Published Jun 24, 2009
Hello. I am a new NICU RN and I love my job. Everyday is exciting something new to learn and another wonderful day with our precious patients. But... I had an assignment the other day a normal everyday intermediate care assignment and I have been in a morose mood since... I had a 3 pt assignment and my co-worker had a 2 pt assignment. All of our pts had awful social situations for pt privacy sake I will abbreviate their situation. Pt 1 was born in the toilet and was named after the place where she was born YES I mean that place, she had a severe bout of NEC, and now is TPN/IL dependent, and has no family. PT 2 has teen parents, and required ultrasound to determine her gender, #3 teen parents baby has a severe cognitive syndrome, #4 baby has no name because parents are incarcerated and #5 will be good post gastroschesis with teen parents. So my question is how do you go home and not think about these poor souls. They say the longer I am a NICU nurse the more my coping mechanisms will help me with these sad situations but I need some advice. Thanks in advance.
dawngloves, BSN, RN
My co workers and I vent a lot to eachother. And I think about the babies that go home to loving homes and do great. They are more the norm than the others.
llg, PhD, RN
This is where any "liberal arts" education you may have taken in the past can come in handy. It helps to have a strong personal foundation in the humanities (philosophy, religion, the arts, etc.) and social sciences (psychology, sociology, etc.) that can provide a foundaton for some deep contemplation on the nature of the human condition, your role in society, etc.
Suggestions such as venting, getting enough sleep, eating well, exercising, socializing with friends, etc. are all great practical strategies for helping your body and psyche cope with the stress of work. They are very important and should not be taken lightly. You should invest some time and effort into those things to give yourself a healthy lifestyle that will facilitate recovery and renewal.
However, in the end, you will also have to confront the fact that life is not kind to everyone -- and NICU nurses see the sweetest little innocents suffer on a regular basis. At some point, you will have to come to terms wth that -- and that is where your spiritual beliefs and/or personal philosophy comes into play. You'll need to contemplate the "big questions" of life to further develop your philosophy so that you are comfortable with the role that you play in these situations as a NICU nurse. That comfort will serve as the foundation for your coping ... which will be given a chance to thrive as you engage in the "coping mechanisms" mentioned above.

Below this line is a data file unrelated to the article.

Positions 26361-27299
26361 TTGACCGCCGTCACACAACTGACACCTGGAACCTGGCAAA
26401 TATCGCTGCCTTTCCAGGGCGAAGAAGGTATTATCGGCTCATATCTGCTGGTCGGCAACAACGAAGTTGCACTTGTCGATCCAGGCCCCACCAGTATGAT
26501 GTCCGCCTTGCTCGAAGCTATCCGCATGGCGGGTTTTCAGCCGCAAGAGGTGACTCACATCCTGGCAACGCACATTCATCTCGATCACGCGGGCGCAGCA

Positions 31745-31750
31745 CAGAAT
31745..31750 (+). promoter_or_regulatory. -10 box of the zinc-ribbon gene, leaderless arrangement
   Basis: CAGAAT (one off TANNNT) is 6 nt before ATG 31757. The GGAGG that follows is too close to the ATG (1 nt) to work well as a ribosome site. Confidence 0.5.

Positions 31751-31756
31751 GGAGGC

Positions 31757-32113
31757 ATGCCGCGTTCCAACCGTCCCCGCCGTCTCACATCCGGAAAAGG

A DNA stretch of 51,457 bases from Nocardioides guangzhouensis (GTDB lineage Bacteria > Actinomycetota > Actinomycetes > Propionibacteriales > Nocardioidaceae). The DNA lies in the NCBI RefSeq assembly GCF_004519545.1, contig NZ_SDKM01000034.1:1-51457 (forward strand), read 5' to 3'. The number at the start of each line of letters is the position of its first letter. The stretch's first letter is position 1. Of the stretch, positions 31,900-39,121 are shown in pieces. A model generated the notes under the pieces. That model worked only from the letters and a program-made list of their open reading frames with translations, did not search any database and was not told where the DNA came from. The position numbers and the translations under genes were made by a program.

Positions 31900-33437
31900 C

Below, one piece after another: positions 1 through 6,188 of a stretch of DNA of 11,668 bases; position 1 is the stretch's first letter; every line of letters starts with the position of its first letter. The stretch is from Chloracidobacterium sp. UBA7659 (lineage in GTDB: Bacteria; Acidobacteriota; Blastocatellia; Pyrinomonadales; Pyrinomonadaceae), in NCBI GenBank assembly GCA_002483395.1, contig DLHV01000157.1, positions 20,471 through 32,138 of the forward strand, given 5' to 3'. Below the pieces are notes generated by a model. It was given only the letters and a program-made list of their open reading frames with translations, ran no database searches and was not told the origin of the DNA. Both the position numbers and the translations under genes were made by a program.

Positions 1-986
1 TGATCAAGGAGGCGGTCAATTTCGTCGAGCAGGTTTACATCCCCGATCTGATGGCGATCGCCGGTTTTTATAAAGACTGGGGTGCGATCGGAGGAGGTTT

Each aspect of coping is important: (a) the development of a personal philosophy that suports your work as a NICU nurse; and (b) the regular practce of a healthy lifestyle that includes stress management and renewal activties. Combined, they can help you to thrive in a stressful world.
I have no clue how I do it but I leave work at work. Bad family situations may make me upset at the parents (and I'll vent AT work to coworkers...like, can you believe these people?) but once I go home, I don't really think about the kids at work. I've always been great at staying detached from patients though, even when I worked with adults. Granted, I remember them, but so far no emotional attachments; just doin' my job!
I work on an adolescent floor and still get younger kids with issues in the family and such. You just cope .. I don't know if it's experience or just venting with co-workers and doing the best you can while the child is with you?
I'm sure it will always get to you ... that is what makes us human right?
Try keeping a journal
Imafloat, BSN, RN
I just do the best I can for them while they are in my care. I try to bond with the parents so they don't feel judged and stay away from their baby. Make sure to get your kid a social service consult so that the parents can get plugged into as many resources as they qualify for. Things like this will make your patient's life a little better when they go home.
You can't fix the World, so just realize that and do what you can to make things better.
i'm still in school, but my respects to all nicu nurses, y'all rock, and may god give y'all the strength in hard situations to cope with harsh situations. :redbeathe
I don't think that you are alone in worrying about how to cope. I am the type of person that always puts everything I have into caring for others. Although I am just starting my first full term of clinicals in the fall, I can already tell that this is going to be a huge issue for me as well. I'm sure that we will all develop our own ways of coping with the difficult situations in time. I agree with llg that the liberal arts degree will come in handy.
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